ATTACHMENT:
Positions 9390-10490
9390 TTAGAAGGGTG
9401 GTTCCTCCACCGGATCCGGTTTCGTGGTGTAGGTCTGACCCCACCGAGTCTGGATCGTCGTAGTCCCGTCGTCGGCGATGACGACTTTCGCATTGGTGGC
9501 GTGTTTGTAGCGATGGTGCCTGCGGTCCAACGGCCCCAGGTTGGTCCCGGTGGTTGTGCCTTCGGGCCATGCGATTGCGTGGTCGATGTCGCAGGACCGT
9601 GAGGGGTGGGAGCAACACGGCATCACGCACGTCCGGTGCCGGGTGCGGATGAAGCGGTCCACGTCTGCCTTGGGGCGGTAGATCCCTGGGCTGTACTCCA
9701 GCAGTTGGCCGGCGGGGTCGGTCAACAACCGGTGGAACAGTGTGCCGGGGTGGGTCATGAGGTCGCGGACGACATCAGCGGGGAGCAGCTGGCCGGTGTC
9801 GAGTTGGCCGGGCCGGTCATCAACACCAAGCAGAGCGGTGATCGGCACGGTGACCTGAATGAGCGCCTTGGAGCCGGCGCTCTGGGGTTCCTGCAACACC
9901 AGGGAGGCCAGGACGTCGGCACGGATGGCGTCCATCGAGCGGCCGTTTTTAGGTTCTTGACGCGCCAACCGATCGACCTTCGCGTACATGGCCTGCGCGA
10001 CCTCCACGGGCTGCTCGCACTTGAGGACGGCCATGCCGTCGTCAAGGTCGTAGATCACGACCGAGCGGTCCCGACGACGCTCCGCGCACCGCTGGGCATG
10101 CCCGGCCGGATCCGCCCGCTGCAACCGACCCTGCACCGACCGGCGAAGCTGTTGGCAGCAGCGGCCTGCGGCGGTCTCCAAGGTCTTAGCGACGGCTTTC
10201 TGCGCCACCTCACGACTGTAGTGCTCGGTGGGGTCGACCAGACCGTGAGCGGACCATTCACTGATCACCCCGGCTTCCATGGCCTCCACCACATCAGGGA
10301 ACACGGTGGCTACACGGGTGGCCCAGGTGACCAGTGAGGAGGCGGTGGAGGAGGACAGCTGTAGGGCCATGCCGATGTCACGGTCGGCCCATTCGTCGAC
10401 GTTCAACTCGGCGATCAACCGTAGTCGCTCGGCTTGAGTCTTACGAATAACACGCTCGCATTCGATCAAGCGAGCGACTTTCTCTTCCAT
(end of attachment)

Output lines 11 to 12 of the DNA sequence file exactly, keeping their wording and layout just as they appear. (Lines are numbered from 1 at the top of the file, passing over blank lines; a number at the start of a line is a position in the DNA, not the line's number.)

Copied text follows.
10201 TGCGCCACCTCACGACTGTAGTGCTCGGTGGGGTCGACCAGACCGTGAGCGGACCATTCACTGATCACCCCGGCTTCCATGGCCTCCACCACATCAGGGA
10301 ACACGGTGGCTACACGGGTGGCCCAGGTGACCAGTGAGGAGGCGGTGGAGGAGGACAGCTGTAGGGCCATGCCGATGTCACGGTCGGCCCATTCGTCGAC